Thus, in order to make progress towards the goal of being mainstreamed and being accepted and treated as people like any other people, it was necessary to talk about the categorical difference and make a social issue of how people in that category were subjected to different treatment.

Lesbians, at some point, became vocal about not feeling very recognized or included in gay rights. "Everyone pretends like on the one hand it doesn't matter what women do with each other anyway, and on the other hand to whatever extent women-identified women are subjected to discrimination and hostility and unfair treatment, hey, getting gay rights for all gay people will fix stuff up for us too. But we have our own experiences, our own specific concerns that aren't a carbon copy of the concerns of gay males, and we're tired of being erased and ignored. We need to be included in making policy and setting goals and having our experiences described and respected too!".

So after awhile, this sunk in enough that the specifically inclusive phrase "gay and lesbian" became common.

Fast-foward by a couple decades, and we've got this ever-expanding acronym and a Pride Month calendar that's soon going to need more than one months' worth of days. The specifics aren't uninteresting or unimportant, but at the moment I want to stress the recurrent common pattern: some marginalized people came together to speak collectively about the barriers to being accepted and understood as ordinary people, and then, within that community, a subset of the participants felt that they needed to point out who they were and what they were being put through before they could really feel like this was THEIR movement and that it was giving THEM a voice, because otherwise the movement wasn't all that much about them and people like them. And then another subset followed their lead and did likewise.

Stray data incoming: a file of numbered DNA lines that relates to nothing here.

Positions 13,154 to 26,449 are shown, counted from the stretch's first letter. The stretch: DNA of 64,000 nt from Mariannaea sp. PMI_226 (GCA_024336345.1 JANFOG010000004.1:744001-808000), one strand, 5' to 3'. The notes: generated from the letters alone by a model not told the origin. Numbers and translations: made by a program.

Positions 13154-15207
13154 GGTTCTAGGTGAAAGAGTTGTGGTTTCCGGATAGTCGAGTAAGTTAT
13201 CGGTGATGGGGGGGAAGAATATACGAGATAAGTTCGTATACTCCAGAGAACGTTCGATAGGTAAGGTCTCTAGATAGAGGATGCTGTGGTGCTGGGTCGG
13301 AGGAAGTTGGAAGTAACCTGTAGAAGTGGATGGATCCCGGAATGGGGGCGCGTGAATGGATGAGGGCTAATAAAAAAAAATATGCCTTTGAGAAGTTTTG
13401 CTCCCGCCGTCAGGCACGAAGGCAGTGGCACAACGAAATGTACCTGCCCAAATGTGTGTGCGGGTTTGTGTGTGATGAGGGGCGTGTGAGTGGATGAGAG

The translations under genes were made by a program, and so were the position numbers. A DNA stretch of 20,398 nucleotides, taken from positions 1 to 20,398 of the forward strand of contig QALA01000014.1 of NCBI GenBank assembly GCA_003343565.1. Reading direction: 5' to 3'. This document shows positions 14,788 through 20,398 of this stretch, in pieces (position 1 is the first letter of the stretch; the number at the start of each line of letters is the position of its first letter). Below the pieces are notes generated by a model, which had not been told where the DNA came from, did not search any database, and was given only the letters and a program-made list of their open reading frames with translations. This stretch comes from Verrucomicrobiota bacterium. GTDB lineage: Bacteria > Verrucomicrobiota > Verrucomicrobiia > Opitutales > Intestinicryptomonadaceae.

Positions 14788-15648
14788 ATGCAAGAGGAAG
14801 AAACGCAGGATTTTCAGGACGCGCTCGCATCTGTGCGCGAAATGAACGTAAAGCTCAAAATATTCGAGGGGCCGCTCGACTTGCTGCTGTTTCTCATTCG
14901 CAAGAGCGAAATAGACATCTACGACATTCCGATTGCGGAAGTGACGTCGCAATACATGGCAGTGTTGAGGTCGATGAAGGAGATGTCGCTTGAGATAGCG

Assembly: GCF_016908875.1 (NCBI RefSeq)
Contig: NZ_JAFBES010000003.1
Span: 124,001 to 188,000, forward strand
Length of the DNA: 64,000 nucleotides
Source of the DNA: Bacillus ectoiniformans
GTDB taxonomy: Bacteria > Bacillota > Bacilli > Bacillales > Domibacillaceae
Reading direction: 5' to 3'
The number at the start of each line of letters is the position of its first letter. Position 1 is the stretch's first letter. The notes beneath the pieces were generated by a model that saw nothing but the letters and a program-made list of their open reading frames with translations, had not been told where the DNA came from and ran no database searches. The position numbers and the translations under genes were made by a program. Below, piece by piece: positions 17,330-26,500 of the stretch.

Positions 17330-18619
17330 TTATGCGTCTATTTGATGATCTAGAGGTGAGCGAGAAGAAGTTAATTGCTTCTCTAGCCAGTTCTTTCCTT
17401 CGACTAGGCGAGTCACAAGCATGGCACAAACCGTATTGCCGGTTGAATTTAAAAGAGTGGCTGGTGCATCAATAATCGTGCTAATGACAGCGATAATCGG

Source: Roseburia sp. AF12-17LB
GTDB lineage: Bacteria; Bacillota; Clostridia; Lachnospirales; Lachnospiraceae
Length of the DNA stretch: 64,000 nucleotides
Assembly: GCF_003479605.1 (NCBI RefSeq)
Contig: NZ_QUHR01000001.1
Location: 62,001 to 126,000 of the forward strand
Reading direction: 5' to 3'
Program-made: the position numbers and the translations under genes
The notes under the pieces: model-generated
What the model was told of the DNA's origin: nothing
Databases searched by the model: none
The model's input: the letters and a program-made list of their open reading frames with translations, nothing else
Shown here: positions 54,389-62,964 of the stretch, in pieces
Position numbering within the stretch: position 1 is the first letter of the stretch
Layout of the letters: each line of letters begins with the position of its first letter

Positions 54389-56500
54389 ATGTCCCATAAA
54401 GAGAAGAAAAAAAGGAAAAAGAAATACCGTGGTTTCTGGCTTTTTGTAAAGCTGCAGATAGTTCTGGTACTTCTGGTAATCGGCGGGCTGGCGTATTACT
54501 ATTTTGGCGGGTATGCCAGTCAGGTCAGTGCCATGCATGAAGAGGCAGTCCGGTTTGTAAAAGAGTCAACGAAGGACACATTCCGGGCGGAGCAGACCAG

If you were a bird, and you wanted to fly, you would need to beat your wings. And beating your wings means some of the time you are lowering your wings, while at other moments you are raising them upwards. It takes both motions to accomplish the beat.

We need a sense of connection, community, solidarity. We want shared identity, the sense of having an identity-in-common that bridges differences, the rejoicing of coming together in peace and joy. That's the upbeat.

We need the separate experience of our unique situations to be understood and validated. We want to be heard, to have any collective understanding include us and our individual viewpoints. We need to challenge any uniform aggregate sense of "us" that leaves our individuality excluded and our specific vantage point unseen and unheard. That's the downbeat.


Let's fly.